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Ocean Study to Look at Sea Resources

China will give more support to researching and studying its marine resources, marine officials said.


Highlighting development and scientific exploration without harming the environment, China has expanded research on cultivation of marine resources, the utilization of sea water and energy, and the monitoring and surveying of ocean pollution, Chen Lianzeng, deputy director of the State Oceanic Administration, said last weekend.


"The core research work of a comprehensive offshore survey will begin later this year to make better account of China's oceanic properties," Chen said.


The survey, dubbed "The 908 Project" because it was approved by the State Council on September 8, 2003, is a mammoth effort to check the country's 676,000 square kilometers of offshore waters and nearby inland waters.


The preliminary work of the survey was finished recently, and investigations will begin soon covering the physical, chemical, meteorological, geological and biological areas.


"Through oceanic research, many of the ocean's mysteries will be discovered to promote scientific development and resources exploitation, which is of great importance to national economic and scientific development," Chen said.


With the government spending more than 2 billion yuan (US$240 million), the entire investigation is scheduled for completion by the end of 2009.


A major goal of the survey is a digital oceanic information system expected to be built by 2009 to collect accurate information and locate resources in the offshore waters.


"The 21st century is a digital era in which technology has become the leading source of productivity," said Lin Shaohua, director of the National Marine Data and Information Service Center.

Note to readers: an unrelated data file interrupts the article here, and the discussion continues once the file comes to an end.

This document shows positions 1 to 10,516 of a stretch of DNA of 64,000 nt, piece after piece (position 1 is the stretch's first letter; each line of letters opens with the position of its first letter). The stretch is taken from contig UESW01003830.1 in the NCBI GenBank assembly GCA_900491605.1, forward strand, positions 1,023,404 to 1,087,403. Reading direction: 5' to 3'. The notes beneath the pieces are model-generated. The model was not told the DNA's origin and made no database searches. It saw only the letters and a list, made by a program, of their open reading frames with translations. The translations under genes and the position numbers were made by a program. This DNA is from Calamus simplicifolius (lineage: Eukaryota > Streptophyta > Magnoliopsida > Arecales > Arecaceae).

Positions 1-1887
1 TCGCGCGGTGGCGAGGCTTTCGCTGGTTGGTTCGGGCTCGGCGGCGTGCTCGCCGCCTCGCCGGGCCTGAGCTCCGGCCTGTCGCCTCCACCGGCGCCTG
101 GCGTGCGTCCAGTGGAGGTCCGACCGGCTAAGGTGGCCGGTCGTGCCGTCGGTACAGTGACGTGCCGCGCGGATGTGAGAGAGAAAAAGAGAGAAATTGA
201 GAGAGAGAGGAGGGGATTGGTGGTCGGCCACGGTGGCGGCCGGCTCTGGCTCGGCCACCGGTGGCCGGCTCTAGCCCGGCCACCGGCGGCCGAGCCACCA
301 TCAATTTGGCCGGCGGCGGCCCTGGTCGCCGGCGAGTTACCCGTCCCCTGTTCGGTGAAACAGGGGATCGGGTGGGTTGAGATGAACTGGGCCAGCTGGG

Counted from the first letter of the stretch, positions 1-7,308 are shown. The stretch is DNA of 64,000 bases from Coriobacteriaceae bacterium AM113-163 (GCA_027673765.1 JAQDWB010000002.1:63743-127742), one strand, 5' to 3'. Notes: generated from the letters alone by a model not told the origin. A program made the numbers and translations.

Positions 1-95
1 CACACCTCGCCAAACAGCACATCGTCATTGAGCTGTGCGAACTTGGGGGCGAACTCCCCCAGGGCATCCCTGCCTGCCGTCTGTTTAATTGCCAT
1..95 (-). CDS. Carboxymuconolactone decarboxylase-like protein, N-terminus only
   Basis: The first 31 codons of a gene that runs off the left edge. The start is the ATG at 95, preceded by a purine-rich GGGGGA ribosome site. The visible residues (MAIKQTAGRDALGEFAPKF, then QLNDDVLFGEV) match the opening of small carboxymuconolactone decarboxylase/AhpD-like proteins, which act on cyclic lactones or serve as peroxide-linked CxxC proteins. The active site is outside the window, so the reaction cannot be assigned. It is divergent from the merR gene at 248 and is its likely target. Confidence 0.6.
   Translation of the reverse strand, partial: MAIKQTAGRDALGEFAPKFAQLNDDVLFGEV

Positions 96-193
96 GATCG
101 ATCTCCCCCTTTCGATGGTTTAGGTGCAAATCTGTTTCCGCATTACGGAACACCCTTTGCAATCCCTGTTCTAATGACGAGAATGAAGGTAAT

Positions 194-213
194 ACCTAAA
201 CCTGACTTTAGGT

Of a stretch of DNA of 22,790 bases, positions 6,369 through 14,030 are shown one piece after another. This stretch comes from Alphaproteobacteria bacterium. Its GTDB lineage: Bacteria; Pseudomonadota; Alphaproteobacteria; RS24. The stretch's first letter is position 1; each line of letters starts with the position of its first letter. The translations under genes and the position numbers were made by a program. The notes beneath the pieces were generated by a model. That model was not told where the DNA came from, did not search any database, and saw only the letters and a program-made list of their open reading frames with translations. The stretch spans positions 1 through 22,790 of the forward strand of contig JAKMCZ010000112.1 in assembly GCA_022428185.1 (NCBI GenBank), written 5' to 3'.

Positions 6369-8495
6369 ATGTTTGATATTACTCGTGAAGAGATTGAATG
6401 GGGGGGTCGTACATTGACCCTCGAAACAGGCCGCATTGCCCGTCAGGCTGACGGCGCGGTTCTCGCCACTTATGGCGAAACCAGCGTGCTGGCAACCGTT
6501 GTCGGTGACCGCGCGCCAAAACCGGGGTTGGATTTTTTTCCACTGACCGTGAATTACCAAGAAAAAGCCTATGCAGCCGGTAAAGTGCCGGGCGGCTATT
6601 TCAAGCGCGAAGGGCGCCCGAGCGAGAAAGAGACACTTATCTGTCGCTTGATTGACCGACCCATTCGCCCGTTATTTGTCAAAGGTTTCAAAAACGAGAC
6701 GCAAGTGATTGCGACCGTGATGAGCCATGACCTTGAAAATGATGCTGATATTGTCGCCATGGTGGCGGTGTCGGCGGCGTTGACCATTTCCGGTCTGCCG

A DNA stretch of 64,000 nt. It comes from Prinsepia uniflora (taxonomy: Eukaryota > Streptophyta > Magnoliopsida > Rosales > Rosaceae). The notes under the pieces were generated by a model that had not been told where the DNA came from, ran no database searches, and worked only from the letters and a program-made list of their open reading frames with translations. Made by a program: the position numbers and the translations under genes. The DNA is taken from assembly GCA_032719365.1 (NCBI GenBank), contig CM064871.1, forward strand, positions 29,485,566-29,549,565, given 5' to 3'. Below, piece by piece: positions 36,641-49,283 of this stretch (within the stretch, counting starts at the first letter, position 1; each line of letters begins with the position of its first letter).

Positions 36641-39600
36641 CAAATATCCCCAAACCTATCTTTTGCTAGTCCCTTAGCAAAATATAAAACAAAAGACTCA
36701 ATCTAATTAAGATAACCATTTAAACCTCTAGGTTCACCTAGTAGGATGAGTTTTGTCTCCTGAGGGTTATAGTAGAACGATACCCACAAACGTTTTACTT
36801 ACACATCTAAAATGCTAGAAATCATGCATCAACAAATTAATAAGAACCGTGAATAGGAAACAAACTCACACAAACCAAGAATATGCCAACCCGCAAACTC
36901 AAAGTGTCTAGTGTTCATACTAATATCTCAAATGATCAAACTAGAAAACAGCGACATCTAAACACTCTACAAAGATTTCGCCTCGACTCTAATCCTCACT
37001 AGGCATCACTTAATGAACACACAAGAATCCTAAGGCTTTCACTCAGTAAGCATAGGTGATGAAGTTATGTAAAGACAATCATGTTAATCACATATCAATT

Lin's center probes the coastline and islands, tracks ocean disasters and observes the social and economic development of the country's coastal regions.


"Inadequate knowledge often results in marine resources' being over-exploited or even destroyed in some areas while in other areas huge resources have been untouched," Lin said.


For example, fishery resources in Shantou of South China's Guangdong Province were over-exploited and sea water was polluted because too many fishery plants concentrated in a limited beach area in the early 1990s.


Varieties of fish there have been greatly reduced in the past two decades, and the ecosystem was ruined. High-value fish have become very rare, and the fish that remain are small.


The local government has controlled the number of fishing boats since 1997.


Artificial reefs have been introduced to provide habitat places for fish and reef inhabitants, which have helped improve the ecosystem.


Fishery areas in East China's Shandong and Zhejiang provinces have also been faced with problems of over-exploitation, Lin said.


To better protect the marine environment and supervise resources, an oceanic observation system with marine satellites as the core technology, also under "the 908 Project," has been introduced, Lin said.


China conducted two large-scale oceanic surveys in the late 1950s and the early 1980s, but results of the two surveys, done with limited financial and technical supports, have failed to serve the country's fast-developing marine-related economy.


To date, only 20,000 of China's total 380,000 square kilometers of usable waters have been tapped because of the lack of correct information on these waters.


(China Daily May 23, 2005)





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